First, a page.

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How to write test cases: A step-by-step guide

   In this blog, we will learn about How to write test cases. Now I explain the summary of how to write a manual test case, it would be: 1. Identify the feature or functionality to test. 2. Create a list of test cases that define specific actions to validate the functionality. Let’s see the detailed steps for writing test cases.

 

Step 1 – Test Case ID:

In this step, the tester will assign a unique identifier to the test case. This allows the tester to recall and identify the test case in the future easily.

Example: TC-01: Verify Login Functionality for a User

 

Step 2 – Test Case Description:

The tester will describe the test case, outlining what it is designed to do. The tester may also provide a brief overview of the expected behavior. An Example: Test Case Description: Test for Logging Into the application Given: A valid username and password for the web application When: User enters the username and password in the login page Then: the user should be able to log in to the application successfully. The Home page for the application should be displayed.

 

Step 3 – Pre-Conditions:

The tester will document any pre-conditions that need to be in place for the test case to run properly. It may include initial configuration settings or manually executing some previous tests. A Pre-Condition example in testing could be that the test environment must be set up, to be very similar to the production environment, including the same hardware, operating system, and software.

 

Step 4 – Test Steps:

The tester will document the detailed steps necessary to execute the test case. This includes deciding which actions should be taken to perform the test and possible data inputs.

Example steps for our login test:

1. Launch the login application under test.

2. Enter a valid username and password in the appropriate fields.

3. Click the ‘Login’ button.

4. Verify that the user has been successfully logged in.

5. Log out and check if the user is logged out of the system.

 

Step 5 – Test Data:

The tester will define any necessary test data. For example, if the test case needs to test that login fails for incorrect credentials, then test data would be a set of incorrect usernames/passwords.

 

Step 6 – Expected Result:

The tester will provide the expected result of the test. This is the result the tester is looking to verify. Examples of how to define expected results:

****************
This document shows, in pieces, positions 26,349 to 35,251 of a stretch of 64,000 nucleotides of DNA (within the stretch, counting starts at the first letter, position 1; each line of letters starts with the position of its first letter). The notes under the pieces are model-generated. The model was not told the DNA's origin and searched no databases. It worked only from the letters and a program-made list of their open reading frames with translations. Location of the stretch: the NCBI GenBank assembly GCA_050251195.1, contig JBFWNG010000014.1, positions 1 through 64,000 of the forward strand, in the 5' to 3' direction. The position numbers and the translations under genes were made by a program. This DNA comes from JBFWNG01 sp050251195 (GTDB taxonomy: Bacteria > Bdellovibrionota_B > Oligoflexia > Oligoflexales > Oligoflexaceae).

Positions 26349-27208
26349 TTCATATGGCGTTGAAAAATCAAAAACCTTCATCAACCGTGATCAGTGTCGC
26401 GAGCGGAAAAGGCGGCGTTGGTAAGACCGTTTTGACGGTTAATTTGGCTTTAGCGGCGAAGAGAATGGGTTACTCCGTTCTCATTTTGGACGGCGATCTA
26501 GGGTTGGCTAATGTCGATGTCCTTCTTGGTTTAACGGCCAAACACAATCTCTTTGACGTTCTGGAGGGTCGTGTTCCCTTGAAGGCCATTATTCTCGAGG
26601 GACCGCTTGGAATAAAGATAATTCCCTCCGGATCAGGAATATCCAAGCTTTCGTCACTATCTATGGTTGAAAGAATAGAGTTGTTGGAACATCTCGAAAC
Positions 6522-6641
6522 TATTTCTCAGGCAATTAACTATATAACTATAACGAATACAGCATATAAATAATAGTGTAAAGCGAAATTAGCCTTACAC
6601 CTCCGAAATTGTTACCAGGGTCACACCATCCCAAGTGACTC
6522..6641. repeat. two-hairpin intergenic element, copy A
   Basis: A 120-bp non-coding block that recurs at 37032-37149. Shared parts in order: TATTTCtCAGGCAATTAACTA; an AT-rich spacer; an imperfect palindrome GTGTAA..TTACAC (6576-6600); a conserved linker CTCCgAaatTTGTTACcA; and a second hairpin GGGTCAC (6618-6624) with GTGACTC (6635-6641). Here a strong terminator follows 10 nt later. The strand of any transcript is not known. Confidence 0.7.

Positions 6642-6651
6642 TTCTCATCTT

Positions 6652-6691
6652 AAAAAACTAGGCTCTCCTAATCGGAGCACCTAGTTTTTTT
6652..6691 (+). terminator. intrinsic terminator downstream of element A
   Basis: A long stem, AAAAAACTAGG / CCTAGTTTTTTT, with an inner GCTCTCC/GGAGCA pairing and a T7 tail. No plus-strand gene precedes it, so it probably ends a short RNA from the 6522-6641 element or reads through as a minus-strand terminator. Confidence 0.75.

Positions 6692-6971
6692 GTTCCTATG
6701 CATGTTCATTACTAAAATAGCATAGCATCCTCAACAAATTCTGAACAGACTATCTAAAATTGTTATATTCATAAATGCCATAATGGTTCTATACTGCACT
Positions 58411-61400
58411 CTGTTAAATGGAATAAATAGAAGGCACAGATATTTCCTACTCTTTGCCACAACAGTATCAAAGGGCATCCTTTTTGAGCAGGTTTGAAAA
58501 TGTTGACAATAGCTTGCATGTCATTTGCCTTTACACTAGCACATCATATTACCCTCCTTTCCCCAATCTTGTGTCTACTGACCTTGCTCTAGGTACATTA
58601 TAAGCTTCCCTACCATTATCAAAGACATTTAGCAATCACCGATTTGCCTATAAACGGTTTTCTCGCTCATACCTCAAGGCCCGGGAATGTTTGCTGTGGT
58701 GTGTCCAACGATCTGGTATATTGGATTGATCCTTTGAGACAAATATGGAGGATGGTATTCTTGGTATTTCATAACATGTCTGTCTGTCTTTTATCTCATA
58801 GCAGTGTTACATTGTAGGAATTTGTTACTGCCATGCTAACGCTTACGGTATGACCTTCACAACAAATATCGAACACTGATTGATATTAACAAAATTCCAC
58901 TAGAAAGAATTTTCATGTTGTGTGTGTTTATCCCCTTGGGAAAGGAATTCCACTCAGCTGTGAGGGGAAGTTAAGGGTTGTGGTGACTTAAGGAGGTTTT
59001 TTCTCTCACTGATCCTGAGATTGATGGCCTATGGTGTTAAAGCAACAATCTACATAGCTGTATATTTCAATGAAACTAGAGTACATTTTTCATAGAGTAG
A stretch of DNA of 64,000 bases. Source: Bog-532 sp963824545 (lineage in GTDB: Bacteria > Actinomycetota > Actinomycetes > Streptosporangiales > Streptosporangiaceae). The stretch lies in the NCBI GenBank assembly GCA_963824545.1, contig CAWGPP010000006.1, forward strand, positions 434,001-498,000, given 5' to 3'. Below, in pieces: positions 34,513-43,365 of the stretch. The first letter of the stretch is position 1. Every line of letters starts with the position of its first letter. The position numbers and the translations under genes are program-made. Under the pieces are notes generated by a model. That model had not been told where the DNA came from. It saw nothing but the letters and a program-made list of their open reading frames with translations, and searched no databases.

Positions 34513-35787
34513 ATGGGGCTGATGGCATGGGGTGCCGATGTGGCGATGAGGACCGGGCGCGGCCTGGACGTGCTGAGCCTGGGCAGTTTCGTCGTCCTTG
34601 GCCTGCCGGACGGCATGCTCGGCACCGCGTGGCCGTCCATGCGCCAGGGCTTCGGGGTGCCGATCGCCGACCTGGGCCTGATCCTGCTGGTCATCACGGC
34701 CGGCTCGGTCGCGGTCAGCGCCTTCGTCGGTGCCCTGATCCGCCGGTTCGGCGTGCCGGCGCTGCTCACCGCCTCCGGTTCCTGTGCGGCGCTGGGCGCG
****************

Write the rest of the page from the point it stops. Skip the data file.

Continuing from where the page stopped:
1. A user should be able to enter a valid username and password and click the login button.

2. The application should authenticate the user’s credentials and grant access to the application.

3. The invalid user should not be able to enter the valid username and password; click the login button.

4. The application should reject the user’s credentials and display an appropriate error message.

 

Step 7 – Post Condition:

The tester will provide any cleanup that needs to be done after running the test case. This includes reverting settings or cleaning up files created during the test case. Example: 1. The user can successfully log in after providing valid credentials. 2. After providing invalid credentials, the user is shown the appropriate error message. 3. The user’s credentials are securely stored for future logins. 4. The user is taken to the correct page after successful login. 5. The user cannot access the page without logging in. 6. No unauthorized access to the user’s data.

 

Step 8 – Actual Result:

The tester will document the actual result of the test. This is the result the tester observed when running the test. Example: After entering the correct username and password, the user is successfully logged in and is presented with the welcome page.

 

Step 9 – Status:

The tester will report the status of the test. If the expected and actual results match, the test is said to have passed. If they do not match, the test is said to have failed.

Example: Tested the valid login functionality. Result: The user can log in with valid credentials. Overall Test Result: All the test steps were successfully executed, and the expected results were achieved. The login application is functioning as expected. Tested for Invalid Login functionality. Result: The user is unable to log in with invalid credentials. Overall Test Result: The invalid login functionality has been tested and verified to be working as expected.

 

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